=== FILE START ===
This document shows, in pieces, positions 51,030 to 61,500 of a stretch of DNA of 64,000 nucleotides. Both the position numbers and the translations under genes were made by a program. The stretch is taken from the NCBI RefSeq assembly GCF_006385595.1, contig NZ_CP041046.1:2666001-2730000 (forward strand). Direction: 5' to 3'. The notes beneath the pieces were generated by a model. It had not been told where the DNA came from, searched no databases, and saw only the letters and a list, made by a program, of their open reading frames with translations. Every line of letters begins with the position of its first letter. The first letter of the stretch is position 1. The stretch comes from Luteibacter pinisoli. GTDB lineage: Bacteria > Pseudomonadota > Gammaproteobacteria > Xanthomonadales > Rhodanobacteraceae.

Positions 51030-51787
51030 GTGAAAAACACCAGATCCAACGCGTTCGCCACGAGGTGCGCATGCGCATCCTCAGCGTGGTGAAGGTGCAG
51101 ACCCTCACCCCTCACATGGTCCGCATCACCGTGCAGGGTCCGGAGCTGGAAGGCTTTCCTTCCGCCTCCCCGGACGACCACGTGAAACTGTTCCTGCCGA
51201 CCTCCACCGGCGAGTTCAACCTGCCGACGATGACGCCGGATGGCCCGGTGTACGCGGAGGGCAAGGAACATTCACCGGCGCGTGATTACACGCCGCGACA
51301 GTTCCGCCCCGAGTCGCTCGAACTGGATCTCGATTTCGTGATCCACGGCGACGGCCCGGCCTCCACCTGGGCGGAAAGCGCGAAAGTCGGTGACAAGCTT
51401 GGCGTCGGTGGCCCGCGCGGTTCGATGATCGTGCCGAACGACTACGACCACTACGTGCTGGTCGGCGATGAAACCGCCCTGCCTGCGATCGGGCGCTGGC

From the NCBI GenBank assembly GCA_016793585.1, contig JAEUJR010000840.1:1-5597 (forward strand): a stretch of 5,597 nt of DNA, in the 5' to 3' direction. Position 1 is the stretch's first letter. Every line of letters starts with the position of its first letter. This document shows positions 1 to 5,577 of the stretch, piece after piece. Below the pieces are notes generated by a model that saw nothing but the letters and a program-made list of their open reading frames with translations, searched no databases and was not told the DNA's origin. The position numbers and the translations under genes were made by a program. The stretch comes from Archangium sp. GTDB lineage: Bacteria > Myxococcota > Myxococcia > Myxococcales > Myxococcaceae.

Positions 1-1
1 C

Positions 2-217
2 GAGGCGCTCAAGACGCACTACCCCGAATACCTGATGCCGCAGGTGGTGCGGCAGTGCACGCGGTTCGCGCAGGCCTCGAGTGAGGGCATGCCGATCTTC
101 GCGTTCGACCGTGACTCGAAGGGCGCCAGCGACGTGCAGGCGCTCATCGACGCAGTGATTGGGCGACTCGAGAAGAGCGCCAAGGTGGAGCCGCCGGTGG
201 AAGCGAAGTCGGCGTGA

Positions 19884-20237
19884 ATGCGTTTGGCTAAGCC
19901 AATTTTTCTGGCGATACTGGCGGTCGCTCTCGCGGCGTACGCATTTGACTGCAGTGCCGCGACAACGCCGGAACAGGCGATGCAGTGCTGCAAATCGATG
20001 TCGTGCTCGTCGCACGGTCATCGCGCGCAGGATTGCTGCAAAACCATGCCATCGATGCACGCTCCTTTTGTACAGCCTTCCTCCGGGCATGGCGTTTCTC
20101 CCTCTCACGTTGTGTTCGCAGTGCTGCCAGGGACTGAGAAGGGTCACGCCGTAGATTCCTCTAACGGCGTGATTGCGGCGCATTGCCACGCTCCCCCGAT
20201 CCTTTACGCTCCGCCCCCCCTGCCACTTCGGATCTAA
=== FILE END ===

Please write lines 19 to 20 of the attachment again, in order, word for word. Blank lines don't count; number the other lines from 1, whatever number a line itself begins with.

20101 CCTCTCACGTTGTGTTCGCAGTGCTGCCAGGGACTGAGAAGGGTCACGCCGTAGATTCCTCTAACGGCGTGATTGCGGCGCATTGCCACGCTCCCCCGAT
20201 CCTTTACGCTCCGCCCCCCCTGCCACTTCGGATCTAA